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As someone who has visited a gentleman’s club or two — or four — in her day, I understand where Jane is coming from, even though I don’t endorse it. After watching strippers perform for a while, it’s easy to slip into objectifying these hard working women with an errant comment like Jane’s. If I’m being honest, I’ve questioned whether a dancer looked like a counterfeit Kylie Jenner before and critiqued performances, forgetting I will never have the abdominal fortitude to do a tenth of what a stripper achieves in an average night. But, it’s imperative to remember a stripper doesn’t owe anyone a single damn thing, including when she’s on the stage and most definitely when she’s off of it. Just because Morgyn chooses to expose parts of her body at her club for a pay cheque, that doesn’t mean her audience can expect her to be cool with other forms of exposure, like outing her identity in a national publication, when she’s off the clock. That kind of disrespect isn’t okay because someone is a stripper. That kind of disrespect is actually just grounds for a lawsuit, which is why Morgyn is suing for defamation.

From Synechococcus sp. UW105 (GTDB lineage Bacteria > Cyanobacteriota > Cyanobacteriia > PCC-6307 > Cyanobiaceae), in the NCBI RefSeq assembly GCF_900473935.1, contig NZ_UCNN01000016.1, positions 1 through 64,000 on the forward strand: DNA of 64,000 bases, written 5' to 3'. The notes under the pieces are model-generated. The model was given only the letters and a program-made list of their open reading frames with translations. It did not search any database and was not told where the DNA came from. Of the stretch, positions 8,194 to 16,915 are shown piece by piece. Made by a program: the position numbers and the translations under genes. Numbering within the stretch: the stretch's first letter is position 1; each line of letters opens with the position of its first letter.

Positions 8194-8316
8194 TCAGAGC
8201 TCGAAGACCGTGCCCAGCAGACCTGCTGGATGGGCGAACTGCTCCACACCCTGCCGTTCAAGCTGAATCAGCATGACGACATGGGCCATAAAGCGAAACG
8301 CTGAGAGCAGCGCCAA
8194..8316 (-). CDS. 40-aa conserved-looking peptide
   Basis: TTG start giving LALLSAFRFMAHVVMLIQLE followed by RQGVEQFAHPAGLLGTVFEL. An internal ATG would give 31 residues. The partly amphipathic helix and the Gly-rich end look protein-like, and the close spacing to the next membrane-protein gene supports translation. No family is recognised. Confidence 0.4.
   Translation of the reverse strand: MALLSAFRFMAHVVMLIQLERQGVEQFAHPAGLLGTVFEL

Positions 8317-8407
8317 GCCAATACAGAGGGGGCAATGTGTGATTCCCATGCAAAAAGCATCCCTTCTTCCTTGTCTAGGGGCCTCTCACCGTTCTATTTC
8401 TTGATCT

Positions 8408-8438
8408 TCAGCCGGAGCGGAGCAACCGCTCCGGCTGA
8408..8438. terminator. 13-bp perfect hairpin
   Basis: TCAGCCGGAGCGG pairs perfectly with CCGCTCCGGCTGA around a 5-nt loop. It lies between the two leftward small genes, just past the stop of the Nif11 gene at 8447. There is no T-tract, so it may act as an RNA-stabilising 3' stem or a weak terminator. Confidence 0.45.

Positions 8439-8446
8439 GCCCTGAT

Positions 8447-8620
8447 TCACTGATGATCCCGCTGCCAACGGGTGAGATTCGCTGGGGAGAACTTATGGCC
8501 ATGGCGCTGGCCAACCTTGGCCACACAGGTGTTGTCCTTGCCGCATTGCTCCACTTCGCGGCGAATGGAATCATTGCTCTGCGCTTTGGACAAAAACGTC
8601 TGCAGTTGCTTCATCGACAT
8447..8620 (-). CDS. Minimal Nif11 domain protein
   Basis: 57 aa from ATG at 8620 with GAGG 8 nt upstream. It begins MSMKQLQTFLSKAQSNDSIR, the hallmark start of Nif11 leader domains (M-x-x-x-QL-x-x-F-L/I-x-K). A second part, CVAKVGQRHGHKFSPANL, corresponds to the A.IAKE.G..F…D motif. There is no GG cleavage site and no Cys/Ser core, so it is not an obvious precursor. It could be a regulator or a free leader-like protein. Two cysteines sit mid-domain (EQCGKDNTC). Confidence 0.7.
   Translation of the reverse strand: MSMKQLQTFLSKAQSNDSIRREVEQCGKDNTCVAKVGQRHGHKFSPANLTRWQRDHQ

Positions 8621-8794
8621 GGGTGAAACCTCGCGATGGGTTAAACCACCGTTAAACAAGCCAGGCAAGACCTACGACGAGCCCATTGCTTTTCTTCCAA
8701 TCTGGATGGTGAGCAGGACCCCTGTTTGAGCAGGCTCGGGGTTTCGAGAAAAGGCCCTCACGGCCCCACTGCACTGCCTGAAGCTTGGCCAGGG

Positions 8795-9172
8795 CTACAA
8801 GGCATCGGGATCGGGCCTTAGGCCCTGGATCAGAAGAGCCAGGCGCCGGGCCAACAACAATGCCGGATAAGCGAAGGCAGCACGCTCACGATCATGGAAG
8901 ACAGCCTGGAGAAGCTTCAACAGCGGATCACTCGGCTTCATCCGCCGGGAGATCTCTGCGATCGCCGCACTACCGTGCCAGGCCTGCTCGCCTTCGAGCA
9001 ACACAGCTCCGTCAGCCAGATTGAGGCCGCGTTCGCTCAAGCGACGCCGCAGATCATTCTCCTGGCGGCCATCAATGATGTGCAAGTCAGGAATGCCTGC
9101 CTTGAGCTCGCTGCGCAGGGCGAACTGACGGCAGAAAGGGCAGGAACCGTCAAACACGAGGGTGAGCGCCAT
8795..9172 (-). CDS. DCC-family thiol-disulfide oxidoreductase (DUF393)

Interestingly, Jane isn’t the first pro-woman character to recently drag another lady for not falling into the usual sphere of educated, well-to-do femininity. While Jane takes a swipe at Morgyn for "exposing" herself every night despite her fancy former life as a banker, the ladies of Insecure take shots at recurring character Tasha (Dominique Perry) for her “around-the-way-girl-ness,” as my colleague Sesali Bowen put it. Issa Dee (Issa Rae) and her friends are women who dress up for charity galas and art shows. Tasha sports more lace-up bodysuits than Kim Kardashian and has a lace front wig that’s "doing the most," as Issa’s friend Tiffany DuBois (Amanda Seales) mocks. In fact, Kelli (Natasha Rothwell), hints Tasha must be a stripper based on how she presents herself on Instagram, joking, "She looks like she’s working at The Pyramid tonight." The jibe is actually a direct quote from the lyrics of Frank Ocean’s "Pyramids," which is about a literal exotic dancer who has to perform that evening. Despite their mockery of not-an-actual-stripper Tasha, we’re sure all of Issa’s friends would still say they’re generally against hating on women.
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Neither Jane nor the ladies of Insecure should lost their feminist cards simply because they ended up shading a woman for being an actual stripper or having the supposed style of one. The important thing is recognising how backwards their objectifying thoughts are, and then growing from there. For her part, Jane immediately regrets her digs at Morgyn and later fully apologizes for them, admitting, "I judged you. I did. I wrote about you being this incredible feministsbecause I truly believe that. And then I treated you like… [a stripper]. I’m sorry."
As Roxane Gay once detailed with 366 pages of a paperback book, we can all be bad feminists at times. All that matters is trying to be better the next day.